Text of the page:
The Complications of Being Cheap

We lay in bed this morning and had our Lightbulb moment.


Last weekend when we were at the RV show there was one purchasing criteria we forgot — completely – about.  And it should have been so obvious.

I told you that when we were looking for a Coach that we looked at about 100 different units.  And that there were only three that we really liked.  The greatest number of units on dealer lots were center hallways and we were looking for something that had a side hallway.  At the time we weren’t all that sure of the implications of such a ‘small’ requirement but after last weekend when we saw a lot of Coaches with crosswise beds the complications of a crosswise bed jumped out at us.

32TD Floorplan

The floorplan of our 32TD

This is Journey! And after we had her for a few months — and got around to using the Satellite dish we discovered that we could control the DISH receiver from the left side of the bedroom — just pointing it down the aisle!  Why?  Because I didn’t want to pop for a second receiver, or the added cost of running two separate DISH receivers.


The Monaco Knight 36PDD we looked at last weekend.

This is the 36PDD that we looked at last weekend and can you see the problem?  In the Winnebago the wiring for the entire satellite system is contained in a single cabinet above the cockpit and all of the entertainment switching is in another cabinet above the passenger seat.  In the Knight that’s not true. If I were to attempt to point the remote from the bedroom to the receiver I’d have to be sitting on the foot of the bed and even then if the toilet door was open I wouldn’t be able to shoot the IR beam to the right place at the front of the coach.

Ok — none of this is crucial to how you live in your RV — but it is just one of a thousand little details that make your choice of WHICH RV you buy more than a moment’s “Oh, I love this…” kind of decision.  It also helps explain why so many RV’s get traded after a short time or low mileage.  When we were waiting for Lichtsinn to make the final pre-delivery adjustments to Journey another owner pulled in who was trading up after only 14 months of ownership.  Why?  Not enough storage.  They hadn’t thought through how they were going to be USING their RV before they bought it.

I think we’ve done well.  Last weekend was the first time since we took delivery that we looked at any RV for any reason.  And this trip to Eugene was more about learning about the dealers in our temporary home area than in buying a different coach.  And most importantly we ruled out any thoughts about buying a 5th wheel in the future.

Here in Oregon we have been seeing television adverts about gambling encouraging you to set a firm limit to how long you will gamble, set an amount, and … well, some other compulsion breaker that I forget right  now.  I think there are some  parallels to buying an RV.    Set your budget, and live with it.  Set our time frame — do you HAVE to do it in 2 or 3 months — or are you willing to wait for just the right RV to come along.  And, before you go shopping,  define your needs.  What do you NEED?  Not what do you want… wants are elusive and we all now wants are changeable.  But what do you NEED — absolutely HAVE to have.  Our need list was short:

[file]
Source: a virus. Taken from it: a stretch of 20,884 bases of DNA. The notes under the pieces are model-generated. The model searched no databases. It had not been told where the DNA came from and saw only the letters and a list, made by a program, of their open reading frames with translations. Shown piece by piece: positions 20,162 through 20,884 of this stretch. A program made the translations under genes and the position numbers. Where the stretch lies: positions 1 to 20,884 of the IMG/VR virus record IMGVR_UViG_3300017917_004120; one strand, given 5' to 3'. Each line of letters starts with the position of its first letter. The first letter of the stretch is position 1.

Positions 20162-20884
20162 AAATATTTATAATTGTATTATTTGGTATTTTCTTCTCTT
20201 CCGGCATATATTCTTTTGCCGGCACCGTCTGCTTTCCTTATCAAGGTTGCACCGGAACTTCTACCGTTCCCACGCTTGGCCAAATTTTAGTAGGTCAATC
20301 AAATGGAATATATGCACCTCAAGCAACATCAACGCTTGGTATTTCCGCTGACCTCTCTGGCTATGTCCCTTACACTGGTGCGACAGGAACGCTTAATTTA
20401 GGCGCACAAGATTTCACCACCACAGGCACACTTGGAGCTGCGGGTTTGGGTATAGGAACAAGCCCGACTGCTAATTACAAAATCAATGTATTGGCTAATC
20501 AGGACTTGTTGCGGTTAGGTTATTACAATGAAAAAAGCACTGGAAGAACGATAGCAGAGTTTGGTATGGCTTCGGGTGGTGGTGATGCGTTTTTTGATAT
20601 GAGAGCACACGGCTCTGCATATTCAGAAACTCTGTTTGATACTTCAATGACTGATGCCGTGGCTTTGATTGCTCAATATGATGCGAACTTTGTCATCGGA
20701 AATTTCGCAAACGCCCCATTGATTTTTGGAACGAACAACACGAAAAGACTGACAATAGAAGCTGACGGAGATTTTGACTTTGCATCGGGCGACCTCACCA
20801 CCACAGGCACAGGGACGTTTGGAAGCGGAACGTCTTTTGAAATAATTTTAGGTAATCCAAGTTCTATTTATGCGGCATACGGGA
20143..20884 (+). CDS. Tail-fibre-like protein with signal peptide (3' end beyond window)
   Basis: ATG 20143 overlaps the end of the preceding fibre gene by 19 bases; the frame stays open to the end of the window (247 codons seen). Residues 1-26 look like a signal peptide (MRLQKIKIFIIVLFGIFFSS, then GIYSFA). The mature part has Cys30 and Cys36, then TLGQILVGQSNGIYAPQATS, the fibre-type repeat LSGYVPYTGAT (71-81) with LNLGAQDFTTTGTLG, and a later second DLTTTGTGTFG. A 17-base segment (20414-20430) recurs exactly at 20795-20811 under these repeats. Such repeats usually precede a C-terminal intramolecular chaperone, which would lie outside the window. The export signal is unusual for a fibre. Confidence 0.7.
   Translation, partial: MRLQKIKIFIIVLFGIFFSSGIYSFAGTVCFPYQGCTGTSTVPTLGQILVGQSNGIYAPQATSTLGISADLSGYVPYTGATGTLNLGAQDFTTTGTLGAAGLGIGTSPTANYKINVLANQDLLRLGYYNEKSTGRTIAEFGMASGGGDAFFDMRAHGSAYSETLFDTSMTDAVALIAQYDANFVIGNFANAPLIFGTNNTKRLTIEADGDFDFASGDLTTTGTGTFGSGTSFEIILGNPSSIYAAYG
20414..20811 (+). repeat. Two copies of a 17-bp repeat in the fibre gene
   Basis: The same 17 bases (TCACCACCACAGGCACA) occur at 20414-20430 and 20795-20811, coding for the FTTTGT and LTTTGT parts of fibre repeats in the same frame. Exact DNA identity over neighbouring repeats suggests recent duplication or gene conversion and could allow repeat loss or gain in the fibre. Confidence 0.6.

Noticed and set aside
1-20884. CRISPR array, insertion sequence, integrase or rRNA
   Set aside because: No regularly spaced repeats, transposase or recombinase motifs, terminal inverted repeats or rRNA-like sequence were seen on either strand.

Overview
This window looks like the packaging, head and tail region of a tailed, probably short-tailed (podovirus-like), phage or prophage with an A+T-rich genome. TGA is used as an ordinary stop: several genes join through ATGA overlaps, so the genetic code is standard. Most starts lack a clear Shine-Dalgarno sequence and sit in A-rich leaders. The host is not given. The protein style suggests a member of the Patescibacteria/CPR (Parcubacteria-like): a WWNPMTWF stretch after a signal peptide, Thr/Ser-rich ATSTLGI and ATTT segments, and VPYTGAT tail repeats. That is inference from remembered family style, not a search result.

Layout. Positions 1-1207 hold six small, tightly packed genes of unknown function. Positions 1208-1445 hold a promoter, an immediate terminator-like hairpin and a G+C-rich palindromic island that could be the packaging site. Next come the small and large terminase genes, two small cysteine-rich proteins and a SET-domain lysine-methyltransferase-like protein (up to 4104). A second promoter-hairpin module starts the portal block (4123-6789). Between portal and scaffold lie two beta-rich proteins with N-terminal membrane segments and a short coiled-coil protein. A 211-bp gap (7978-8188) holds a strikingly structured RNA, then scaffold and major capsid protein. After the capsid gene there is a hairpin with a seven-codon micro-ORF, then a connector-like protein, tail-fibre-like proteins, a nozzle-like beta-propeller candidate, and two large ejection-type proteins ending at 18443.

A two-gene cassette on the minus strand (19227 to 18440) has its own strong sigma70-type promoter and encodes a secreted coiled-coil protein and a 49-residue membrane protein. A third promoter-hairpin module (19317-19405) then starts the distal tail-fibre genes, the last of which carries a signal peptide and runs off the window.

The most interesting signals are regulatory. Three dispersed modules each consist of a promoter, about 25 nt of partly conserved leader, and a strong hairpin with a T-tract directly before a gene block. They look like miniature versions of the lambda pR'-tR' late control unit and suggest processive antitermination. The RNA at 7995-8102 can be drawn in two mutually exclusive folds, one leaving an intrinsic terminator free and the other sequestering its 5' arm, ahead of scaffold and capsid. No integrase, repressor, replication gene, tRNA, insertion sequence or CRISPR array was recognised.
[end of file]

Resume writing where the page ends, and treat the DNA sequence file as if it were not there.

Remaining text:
• Diesel power (not only for the torque, also for the rear engine and quieter ride, and now we realize the third reason is that when we sit for an extended time we don’t have to worry about fuel getting old as is the case with gasoline powered RV’s)
  • With storage for my photo cases. (I had not given adequate consideration about how much space my computers took — next time around — if there is a next time it’s the one addition we will make to our list)
  • Sleeping for 4 (when Kathryn and Mike or Melanie come)
  • As short as possible (so we could fit into tight State Park campsites)
  • NOT a Detroit Diesel engine — that was after my own experience of 92 series and 71 series engines in the past.

Anything in the 30′ + category would have a genset — that we knew.  It would also be equipped with rear duals — I didn’t have to specify that.

Our want list was a little longer but because they were wants we ended up with some of the items on the list, we missed out on a few, and we ended up with things we never considered but wonder how we ever would have gotten on with out them — now that we have a coach with them.

Once you have your MUST HAVE list, be patient.  Be willing to do your research.  Be willing to make a few trips to check out what’s available — and keep checking.  Inventories can change rapidly — especially if what YOU are looking for is the same as what OTHER PEOPLE are also looking for.  That fellow I mentioned who was trading up when we were waiting to take delivery of Journey — they traveled 1500 miles to get the used coach they ended up with.  That’s at least $750.00 in fuel plus other expenses for the trip.  Be willing to do what it takes to find the Coach / RV you want.